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MEXICO - Strong Discrepancies between the official “Fourth World Water Forum” and the activists-run “International Forum in Defence of Water” (por Diego Cevallos, IPS)

Monday 20 March 2006, posted by Manuela Garza Ascencio

IPS - Mutual distrust and even suspicions of a “conspiracy” separate the organisers of the Fourth World Water Forum, taking place in the Mexican capital, and the activists holding their own simultaneous alternative gathering.

“It’s true, there is a lack of connection and communication between the two forums,” said José Ángel Gurría, secretary-general-elect of the Organisation for Economic Cooperation and Development (OECD), who is participating in the Mar. 16-22 World Water Forum.

“It’s funny that in the alternative meeting, these groups are speaking out against privatisation, when none of the 12,000 to 13,000 delegates here are talking about that,” Gurría, a former Mexican foreign minister who will assume the post of secretary-general in June, told IPS.

But the activists taking part in the Mar. 17-19 International Forum in Defence of Water do not put much credence in such statements. The World Water Forum is “conspiring” against progressive positions, they allege.

On Thursday, some 4,000 people, including the participants in the alternative forum, marched through the streets of the Mexican capital chanting slogans like “water belongs to all, the land gave it to us, let’s stand together to block privatisation”, and carrying signs lashing out at the World Water Forum.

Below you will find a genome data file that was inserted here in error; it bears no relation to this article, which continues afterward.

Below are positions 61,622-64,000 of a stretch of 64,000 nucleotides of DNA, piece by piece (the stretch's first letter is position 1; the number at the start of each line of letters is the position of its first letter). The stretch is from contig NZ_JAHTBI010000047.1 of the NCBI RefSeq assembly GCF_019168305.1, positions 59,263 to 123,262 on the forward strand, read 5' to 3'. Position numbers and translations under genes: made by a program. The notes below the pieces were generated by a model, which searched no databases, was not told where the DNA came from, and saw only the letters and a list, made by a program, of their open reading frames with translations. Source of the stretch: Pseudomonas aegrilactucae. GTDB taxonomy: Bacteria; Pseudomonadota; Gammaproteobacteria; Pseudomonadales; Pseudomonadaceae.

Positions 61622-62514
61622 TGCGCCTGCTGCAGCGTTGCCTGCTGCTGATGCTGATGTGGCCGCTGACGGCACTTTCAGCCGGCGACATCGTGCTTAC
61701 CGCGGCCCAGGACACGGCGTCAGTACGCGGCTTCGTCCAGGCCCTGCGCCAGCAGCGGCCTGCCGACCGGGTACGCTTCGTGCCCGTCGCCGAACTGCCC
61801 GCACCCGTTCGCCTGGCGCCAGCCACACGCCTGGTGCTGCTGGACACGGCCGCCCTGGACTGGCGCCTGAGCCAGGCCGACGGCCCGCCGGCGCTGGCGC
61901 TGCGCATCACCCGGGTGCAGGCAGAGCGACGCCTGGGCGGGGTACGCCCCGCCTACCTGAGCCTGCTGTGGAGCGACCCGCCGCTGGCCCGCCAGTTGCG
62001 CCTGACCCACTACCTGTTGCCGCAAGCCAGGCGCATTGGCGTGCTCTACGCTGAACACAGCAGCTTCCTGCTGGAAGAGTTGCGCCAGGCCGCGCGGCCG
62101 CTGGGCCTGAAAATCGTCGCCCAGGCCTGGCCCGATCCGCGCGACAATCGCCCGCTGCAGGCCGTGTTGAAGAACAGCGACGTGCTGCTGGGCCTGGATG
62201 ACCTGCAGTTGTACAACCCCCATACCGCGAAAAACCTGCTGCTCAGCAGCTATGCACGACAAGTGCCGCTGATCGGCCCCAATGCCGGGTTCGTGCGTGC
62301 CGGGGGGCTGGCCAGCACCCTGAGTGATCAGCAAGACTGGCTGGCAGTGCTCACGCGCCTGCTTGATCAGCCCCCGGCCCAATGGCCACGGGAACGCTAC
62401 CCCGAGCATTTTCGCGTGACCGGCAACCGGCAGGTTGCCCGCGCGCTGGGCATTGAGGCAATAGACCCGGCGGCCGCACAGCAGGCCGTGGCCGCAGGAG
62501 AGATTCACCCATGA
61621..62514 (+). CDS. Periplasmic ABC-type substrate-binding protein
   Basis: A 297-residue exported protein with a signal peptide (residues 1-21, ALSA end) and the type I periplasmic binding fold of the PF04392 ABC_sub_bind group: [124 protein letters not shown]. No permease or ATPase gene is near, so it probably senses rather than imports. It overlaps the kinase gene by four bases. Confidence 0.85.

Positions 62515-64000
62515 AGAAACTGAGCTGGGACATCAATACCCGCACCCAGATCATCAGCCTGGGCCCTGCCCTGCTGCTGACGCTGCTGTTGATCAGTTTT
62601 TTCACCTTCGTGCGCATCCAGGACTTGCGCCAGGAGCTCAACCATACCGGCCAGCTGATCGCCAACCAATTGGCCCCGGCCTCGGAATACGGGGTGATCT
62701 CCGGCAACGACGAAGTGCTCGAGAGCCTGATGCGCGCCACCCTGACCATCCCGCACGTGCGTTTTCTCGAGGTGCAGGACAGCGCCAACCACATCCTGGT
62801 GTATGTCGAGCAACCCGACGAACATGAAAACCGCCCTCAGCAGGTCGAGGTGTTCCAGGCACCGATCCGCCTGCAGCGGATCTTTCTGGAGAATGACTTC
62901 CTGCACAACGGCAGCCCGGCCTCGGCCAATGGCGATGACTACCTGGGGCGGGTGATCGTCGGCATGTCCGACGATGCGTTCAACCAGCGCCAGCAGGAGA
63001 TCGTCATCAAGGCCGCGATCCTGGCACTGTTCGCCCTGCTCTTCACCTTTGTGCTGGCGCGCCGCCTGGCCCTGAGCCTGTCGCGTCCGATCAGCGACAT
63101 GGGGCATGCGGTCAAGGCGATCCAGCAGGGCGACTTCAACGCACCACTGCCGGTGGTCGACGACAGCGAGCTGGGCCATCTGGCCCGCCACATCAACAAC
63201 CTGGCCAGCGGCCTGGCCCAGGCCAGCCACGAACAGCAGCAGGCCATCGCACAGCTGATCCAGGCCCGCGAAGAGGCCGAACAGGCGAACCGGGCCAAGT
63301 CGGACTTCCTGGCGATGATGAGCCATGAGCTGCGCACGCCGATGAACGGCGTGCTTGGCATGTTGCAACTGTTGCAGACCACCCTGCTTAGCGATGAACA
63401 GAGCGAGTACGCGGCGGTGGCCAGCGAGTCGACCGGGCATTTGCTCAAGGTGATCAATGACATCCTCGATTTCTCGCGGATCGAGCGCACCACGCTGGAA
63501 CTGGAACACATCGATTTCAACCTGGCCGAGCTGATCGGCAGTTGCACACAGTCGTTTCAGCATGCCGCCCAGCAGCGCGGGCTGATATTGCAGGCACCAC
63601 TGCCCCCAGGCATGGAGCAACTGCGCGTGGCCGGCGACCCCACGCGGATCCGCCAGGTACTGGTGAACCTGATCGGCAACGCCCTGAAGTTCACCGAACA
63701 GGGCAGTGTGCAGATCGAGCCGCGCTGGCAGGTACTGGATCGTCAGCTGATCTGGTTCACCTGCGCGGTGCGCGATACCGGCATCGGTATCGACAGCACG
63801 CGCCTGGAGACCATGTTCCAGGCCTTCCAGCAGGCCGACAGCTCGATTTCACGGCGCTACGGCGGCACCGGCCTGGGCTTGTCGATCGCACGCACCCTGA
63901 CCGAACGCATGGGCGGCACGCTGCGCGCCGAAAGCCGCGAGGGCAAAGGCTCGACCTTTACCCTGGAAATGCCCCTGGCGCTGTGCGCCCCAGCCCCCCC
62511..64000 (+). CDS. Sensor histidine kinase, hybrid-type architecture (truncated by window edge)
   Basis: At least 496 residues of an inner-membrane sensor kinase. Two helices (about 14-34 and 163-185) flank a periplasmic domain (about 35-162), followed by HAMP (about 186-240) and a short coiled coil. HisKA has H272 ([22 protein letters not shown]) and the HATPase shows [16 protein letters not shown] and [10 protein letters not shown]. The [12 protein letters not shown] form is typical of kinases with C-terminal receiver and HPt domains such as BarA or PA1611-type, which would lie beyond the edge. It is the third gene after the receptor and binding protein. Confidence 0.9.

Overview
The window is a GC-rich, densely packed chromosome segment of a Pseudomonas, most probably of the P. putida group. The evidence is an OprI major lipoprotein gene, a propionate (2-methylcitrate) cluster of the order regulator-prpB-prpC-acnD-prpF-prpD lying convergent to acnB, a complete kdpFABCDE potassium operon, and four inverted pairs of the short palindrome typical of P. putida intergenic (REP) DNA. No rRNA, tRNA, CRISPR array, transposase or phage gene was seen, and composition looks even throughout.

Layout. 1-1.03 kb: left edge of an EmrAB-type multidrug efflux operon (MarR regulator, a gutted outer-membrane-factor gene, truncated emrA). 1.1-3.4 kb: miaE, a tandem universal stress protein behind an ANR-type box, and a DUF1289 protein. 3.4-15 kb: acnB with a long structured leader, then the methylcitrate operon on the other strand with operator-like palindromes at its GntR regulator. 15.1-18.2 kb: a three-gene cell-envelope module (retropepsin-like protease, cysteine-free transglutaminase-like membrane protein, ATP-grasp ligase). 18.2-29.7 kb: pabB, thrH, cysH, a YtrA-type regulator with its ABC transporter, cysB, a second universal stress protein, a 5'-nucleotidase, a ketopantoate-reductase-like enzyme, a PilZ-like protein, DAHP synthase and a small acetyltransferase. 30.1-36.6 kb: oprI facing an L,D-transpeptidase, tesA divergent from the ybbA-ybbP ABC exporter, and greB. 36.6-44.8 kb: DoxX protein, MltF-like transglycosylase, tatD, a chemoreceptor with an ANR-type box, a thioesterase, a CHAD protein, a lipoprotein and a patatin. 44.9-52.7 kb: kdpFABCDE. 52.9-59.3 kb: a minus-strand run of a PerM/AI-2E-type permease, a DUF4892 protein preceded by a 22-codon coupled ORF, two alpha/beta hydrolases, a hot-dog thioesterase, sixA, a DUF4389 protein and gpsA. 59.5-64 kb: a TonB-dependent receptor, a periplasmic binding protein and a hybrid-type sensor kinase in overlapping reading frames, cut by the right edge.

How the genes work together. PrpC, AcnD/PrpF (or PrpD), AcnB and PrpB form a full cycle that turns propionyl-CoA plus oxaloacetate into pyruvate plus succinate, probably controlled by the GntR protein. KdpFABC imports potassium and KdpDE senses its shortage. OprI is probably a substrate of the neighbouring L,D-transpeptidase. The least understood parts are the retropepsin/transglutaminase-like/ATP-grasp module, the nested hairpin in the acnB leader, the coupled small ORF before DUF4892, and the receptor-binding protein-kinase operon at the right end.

Maude Barlow, one of the world’s leading water activists, told an enthusiastic audience Friday in the alternative forum that the World Water Forum only represents corporations pushing for the privatisation of water resources.

According to the Canadian activist, the alternative forum, held in an auditorium belonging to a trade union, “is the true international water forum.” In the official forum, “they think they’re speaking in our name, but that’s not true.”

“I’m with Barlow, who is one of our biggest inspirations,” said Alberto Muñoz of the Provincial Assembly for the Right to Water (APDA), based in Rosario, Argentina. “The World Water Forum has demonstrated so far that it is pro-privatisation, and it does not want to listen to consumers, the poor, those who need water,” he commented to IPS.

Barlow, who was awarded the “Right Livelihood Award” or “Alternative Nobel Prize” in 2005, is the author of “Blue Gold: The Global Water Crisis and the Commodification of the World’s Water Supply”, a 2002 international best-seller that talks about the privatisation of water supplies and advocates universal public access to the resource.

Gurría, who heads a working group in the World Water Forum on the financing of water supplies, said that in the official gathering, the delegates are engaged in an intense dialogue on how to guarantee, by means of concrete measures, universal access to water.

Investments in water must be paid for, said Gurría. “Whether it’s the World Bank, the IDB (Inter-American Development Bank) or whoever, it has to be financed, and that’s done by the users, taxpayers or the state coffers,” he said.

He added that a consensus is emerging among the participants in the World Water Forum that the best way to “finance water services is through a mixture of user rates and subsidies” for those who cannot afford to pay.

The question of financing is not being directly addressed in the alternative forum. But the participants argue that water resources belong to the state, as a public good, and that no private company should derive profits from this essential resource.

According to the United Nations’ World Water Development Report: ’Water, a Shared Responsibility’, total official development assistance to the water sector in the past few years has averaged three billion dollars a year, with an additional 1.5 billion dollars in loans, mainly from the World Bank.